Program Recap - March 11, 2015
When does an outbreak become an epidemic? Why wasn’t the flu vaccine as effective this year as it has been in the past? What does herd immunity mean? Rotarian and retired urologist Bill Mobley addressed these questions and more in his recent presentation to the Rotary Club of Cashiers Valley, titled “Epidemics & Pandemics: From Small Pox to Ebola and Beyond.”
“I was concerned about the way some of these topics have been covered in the media,” said Dr. Mobley. He began his presentation with a look at the contraction and mortality rates of ebola, which are significantly smaller than those of small pox, the Spanish flu, AIDS and other wide-spread health threats of the past and present.
Dr. Mobley then gave a fascinating history of small pox, from its earliest documented cases through to the development of a successful vaccination and its eradication in 1977, when the last case of small pox was reported.
“The story of small pox,” said Dr. Mobley, “is the story of how we deal with epidemics today.” He went on to illustrate this statement with an in-depth analysis of the path a virus takes from outbreak to full-blown pandemic.
Speaking specifically about the current flu season, Dr. Mobley walked the Club through a layman’s version of what it takes to create a flu vaccine. After studied analysis, informed prognosis, and careful cultivation, each vaccine is comprised of 3 flu strains most likely to effect the largest swath of the population to the greatest degree.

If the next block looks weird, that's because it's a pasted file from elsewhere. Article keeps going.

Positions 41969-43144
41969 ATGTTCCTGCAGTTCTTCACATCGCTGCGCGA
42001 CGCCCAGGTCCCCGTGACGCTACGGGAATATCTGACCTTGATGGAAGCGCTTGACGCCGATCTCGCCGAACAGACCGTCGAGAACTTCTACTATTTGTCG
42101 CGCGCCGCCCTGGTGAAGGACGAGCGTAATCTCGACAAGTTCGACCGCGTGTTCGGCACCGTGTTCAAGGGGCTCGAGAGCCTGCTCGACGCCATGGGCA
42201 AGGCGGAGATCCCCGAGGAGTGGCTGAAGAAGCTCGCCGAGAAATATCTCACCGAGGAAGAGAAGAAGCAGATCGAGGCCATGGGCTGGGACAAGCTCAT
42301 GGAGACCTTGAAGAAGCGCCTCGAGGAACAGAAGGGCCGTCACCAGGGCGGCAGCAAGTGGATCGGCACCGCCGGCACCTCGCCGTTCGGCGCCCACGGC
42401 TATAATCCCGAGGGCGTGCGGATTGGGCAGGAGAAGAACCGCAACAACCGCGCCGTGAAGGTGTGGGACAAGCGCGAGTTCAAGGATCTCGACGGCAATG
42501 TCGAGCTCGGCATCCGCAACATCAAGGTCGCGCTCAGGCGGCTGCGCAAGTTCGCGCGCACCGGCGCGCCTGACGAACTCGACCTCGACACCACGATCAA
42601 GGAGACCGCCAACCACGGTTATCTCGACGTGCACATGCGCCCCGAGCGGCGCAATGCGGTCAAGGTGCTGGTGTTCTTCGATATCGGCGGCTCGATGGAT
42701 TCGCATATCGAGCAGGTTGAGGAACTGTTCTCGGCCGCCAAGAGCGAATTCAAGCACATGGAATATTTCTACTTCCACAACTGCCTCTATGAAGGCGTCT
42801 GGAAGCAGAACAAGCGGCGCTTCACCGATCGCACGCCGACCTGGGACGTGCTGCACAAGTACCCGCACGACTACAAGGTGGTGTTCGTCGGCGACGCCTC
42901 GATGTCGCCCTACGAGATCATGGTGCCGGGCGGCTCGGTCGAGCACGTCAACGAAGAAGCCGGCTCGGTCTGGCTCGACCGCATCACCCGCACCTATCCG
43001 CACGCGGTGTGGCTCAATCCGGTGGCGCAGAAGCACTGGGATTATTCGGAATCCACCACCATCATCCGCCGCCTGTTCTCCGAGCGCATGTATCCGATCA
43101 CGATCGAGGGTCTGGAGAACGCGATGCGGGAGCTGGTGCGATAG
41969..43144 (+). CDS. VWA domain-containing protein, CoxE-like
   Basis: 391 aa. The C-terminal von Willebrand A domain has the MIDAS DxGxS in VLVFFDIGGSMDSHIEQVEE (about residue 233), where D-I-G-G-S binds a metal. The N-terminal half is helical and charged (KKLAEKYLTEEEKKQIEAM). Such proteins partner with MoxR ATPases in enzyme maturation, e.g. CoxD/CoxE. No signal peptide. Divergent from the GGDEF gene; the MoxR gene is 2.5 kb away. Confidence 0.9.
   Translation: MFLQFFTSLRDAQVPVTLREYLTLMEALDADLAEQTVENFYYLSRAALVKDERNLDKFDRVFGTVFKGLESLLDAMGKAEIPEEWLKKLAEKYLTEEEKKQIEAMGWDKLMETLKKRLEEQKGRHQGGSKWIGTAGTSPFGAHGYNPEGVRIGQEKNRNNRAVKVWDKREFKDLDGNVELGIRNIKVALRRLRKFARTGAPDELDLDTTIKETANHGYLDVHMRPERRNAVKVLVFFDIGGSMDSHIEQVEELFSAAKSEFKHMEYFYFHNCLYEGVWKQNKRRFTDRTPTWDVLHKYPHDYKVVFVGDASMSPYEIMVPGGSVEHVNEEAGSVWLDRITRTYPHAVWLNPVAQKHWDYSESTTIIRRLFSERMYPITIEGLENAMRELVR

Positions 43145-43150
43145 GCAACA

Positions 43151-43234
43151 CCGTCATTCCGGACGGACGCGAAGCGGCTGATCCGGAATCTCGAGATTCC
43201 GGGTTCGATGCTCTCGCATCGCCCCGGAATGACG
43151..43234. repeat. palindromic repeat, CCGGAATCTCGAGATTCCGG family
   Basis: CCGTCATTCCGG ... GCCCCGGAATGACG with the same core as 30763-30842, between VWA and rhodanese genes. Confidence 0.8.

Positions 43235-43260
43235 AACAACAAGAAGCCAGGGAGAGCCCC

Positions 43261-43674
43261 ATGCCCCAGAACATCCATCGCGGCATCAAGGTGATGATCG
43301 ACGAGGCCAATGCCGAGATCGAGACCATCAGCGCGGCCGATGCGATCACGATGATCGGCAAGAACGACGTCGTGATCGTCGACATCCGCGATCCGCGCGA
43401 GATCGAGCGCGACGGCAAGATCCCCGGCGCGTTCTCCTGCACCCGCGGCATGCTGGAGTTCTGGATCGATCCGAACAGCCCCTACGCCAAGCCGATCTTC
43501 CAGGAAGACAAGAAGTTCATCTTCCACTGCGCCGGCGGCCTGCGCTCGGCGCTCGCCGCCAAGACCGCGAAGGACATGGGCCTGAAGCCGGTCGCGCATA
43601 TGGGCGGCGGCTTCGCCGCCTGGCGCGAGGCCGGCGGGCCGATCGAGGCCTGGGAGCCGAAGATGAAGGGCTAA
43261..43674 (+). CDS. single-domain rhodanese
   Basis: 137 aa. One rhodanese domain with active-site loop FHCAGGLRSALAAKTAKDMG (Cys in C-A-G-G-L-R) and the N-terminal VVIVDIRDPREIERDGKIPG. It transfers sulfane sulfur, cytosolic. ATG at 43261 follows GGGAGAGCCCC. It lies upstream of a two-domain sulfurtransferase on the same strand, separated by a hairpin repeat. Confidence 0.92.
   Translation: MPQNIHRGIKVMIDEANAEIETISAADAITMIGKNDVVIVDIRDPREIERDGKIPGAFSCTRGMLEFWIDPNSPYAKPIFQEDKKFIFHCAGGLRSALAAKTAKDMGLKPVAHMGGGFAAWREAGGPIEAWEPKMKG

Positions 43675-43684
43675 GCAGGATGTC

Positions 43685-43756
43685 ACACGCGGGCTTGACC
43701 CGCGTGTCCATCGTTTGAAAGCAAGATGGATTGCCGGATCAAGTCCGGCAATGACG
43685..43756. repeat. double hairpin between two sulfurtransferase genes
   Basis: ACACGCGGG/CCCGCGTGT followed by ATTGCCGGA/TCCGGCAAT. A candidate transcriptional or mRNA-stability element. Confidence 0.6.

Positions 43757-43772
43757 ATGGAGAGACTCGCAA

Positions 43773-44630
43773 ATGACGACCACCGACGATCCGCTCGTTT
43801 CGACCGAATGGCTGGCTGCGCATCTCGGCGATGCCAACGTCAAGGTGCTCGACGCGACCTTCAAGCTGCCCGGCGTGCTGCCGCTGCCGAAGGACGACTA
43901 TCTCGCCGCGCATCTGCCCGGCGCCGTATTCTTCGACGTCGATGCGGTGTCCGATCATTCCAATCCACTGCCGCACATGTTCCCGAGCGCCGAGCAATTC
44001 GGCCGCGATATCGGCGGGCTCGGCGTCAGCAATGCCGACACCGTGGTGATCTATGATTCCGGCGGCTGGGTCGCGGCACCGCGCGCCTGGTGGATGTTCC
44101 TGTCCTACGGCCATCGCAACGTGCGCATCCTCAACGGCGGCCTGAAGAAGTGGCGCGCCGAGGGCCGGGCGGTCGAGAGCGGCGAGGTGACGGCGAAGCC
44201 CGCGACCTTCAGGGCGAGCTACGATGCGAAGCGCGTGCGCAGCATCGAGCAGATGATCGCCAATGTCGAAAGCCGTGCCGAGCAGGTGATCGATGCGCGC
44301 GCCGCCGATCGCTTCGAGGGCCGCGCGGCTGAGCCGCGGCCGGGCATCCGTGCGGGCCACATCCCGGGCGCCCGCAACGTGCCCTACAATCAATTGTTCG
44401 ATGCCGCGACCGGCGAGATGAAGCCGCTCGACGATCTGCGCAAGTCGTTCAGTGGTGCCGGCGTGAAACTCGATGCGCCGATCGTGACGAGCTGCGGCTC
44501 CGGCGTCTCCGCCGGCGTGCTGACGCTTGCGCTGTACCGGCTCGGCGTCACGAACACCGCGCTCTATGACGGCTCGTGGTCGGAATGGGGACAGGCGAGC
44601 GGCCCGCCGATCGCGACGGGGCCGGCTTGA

Dr. Mobley was quick to point out that, contrary to much of the media coverage, the current flu vaccine was not completely ineffective on all fronts and that it was still a good idea to get the vaccine available anyway.
Dr. Mobley closed his presentation with an explanation of passive, active and herd immunity, and how vital vaccination is against the spread of measles and the potential rise of other viruses previously stamped down.
Also on Wednesday, Cashiers Rotary presented Hampton Preschool & Early Learning Center with a donation of $1500. The donation will go directly towards assisting children whose continuing educational coverage is susceptible to shortfalls in state funding.
The Rotary Club of Cashiers Valley meets every Wednesday morning at the Cashiers UMC on Highway 107. To learn more about the Club’s mission, work in the community, or how to become a member, please visit www.cashiersrotary.org.